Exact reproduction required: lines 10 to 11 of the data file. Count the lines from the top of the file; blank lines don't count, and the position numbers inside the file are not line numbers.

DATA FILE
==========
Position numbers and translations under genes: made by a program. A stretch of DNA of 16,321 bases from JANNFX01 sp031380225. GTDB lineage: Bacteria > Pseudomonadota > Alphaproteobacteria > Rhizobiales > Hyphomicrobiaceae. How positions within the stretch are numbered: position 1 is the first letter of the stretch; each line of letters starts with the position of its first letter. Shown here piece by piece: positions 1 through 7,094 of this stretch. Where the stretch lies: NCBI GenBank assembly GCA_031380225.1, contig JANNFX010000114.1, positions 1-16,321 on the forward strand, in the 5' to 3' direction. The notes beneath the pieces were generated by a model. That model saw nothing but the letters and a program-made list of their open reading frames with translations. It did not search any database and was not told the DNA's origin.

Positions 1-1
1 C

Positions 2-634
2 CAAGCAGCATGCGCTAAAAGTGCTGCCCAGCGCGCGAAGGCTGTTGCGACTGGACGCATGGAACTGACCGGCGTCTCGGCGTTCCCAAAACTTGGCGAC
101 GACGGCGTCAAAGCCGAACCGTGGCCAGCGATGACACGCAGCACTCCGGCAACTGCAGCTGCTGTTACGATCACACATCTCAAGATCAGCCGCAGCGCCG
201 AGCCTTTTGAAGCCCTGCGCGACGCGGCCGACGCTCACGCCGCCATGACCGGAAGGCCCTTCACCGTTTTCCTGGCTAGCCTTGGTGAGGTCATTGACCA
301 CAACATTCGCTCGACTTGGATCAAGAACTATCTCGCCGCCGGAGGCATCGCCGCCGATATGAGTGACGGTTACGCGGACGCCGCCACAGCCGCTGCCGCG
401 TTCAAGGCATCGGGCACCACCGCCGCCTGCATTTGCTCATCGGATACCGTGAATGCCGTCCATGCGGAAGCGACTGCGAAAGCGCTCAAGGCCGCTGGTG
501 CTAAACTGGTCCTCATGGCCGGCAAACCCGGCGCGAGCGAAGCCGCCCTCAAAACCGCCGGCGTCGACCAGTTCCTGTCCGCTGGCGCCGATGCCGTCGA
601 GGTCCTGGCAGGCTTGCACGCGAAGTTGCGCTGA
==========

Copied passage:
501 CTAAACTGGTCCTCATGGCCGGCAAACCCGGCGCGAGCGAAGCCGCCCTCAAAACCGCCGGCGTCGACCAGTTCCTGTCCGCTGGCGCCGATGCCGTCGA
601 GGTCCTGGCAGGCTTGCACGCGAAGTTGCGCTGA